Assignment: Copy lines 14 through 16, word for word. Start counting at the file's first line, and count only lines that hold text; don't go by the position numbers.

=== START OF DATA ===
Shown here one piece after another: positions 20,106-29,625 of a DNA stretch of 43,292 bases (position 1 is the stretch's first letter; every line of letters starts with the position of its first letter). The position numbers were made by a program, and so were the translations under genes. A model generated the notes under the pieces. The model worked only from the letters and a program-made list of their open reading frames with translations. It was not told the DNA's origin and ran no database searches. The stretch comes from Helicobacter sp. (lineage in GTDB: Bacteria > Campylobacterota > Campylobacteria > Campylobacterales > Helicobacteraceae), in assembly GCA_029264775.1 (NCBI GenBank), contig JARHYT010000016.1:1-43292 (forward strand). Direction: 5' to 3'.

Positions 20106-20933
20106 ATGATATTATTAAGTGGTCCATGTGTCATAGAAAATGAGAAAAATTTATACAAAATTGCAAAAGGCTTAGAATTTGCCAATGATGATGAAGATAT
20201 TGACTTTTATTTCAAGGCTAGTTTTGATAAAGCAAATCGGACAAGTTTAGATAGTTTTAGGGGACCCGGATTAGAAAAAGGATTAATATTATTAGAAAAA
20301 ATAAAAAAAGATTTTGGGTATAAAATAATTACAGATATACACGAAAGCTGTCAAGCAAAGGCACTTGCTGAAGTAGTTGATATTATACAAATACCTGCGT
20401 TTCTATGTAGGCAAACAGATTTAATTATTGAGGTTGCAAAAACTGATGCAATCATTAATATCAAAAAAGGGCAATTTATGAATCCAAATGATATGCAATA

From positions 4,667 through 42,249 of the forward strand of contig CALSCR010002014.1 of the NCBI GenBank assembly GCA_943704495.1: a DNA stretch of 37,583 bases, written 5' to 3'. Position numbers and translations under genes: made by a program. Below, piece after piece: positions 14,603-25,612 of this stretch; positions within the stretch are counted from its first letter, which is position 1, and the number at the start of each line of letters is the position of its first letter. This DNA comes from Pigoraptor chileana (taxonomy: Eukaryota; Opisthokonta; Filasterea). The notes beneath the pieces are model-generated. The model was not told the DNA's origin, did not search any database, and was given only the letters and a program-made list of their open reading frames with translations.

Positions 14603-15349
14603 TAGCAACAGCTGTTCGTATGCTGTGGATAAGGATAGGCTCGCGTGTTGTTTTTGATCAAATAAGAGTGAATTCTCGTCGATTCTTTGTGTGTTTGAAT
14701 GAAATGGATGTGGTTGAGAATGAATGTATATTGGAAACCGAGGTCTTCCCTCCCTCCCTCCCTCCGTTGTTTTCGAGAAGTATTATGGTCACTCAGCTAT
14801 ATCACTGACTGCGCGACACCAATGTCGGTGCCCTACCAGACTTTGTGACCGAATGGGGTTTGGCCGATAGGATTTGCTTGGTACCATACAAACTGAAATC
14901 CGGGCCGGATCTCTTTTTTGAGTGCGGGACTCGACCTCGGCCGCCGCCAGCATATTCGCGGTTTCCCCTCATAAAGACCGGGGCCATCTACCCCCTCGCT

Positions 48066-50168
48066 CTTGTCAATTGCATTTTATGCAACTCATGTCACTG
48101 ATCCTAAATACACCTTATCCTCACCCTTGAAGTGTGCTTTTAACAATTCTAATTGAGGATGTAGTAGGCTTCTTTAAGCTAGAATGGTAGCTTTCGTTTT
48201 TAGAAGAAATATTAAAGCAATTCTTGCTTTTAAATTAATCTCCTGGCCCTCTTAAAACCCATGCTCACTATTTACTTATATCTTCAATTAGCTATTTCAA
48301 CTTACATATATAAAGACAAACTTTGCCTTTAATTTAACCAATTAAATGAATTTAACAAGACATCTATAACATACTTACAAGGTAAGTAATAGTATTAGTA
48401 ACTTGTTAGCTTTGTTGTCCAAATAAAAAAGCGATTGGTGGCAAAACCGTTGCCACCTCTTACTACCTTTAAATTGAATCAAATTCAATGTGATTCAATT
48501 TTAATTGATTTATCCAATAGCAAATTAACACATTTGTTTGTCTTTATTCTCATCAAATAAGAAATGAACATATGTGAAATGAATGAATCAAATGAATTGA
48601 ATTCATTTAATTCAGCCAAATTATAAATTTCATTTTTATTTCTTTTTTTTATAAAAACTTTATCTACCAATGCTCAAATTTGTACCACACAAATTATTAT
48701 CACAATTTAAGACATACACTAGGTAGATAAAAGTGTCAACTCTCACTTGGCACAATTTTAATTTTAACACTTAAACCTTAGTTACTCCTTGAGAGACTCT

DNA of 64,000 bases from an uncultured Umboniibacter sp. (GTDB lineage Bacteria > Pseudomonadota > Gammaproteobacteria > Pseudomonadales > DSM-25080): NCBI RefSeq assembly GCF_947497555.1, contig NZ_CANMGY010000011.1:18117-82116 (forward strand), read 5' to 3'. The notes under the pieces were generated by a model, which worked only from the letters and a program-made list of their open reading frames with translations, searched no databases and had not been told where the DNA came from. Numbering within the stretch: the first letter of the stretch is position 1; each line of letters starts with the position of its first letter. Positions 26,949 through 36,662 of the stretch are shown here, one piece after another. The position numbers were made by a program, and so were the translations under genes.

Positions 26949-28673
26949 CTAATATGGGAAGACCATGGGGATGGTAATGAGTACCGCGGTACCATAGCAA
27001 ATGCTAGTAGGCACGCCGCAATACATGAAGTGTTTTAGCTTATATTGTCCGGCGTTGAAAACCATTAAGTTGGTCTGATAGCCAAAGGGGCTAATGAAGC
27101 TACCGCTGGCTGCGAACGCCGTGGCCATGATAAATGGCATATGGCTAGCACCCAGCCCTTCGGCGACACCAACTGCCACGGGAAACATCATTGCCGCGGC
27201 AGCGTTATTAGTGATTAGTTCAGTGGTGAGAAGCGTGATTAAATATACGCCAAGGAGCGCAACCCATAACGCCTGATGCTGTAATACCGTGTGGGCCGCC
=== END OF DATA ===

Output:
48066 CTTGTCAATTGCATTTTATGCAACTCATGTCACTG
48101 ATCCTAAATACACCTTATCCTCACCCTTGAAGTGTGCTTTTAACAATTCTAATTGAGGATGTAGTAGGCTTCTTTAAGCTAGAATGGTAGCTTTCGTTTT
48201 TAGAAGAAATATTAAAGCAATTCTTGCTTTTAAATTAATCTCCTGGCCCTCTTAAAACCCATGCTCACTATTTACTTATATCTTCAATTAGCTATTTCAA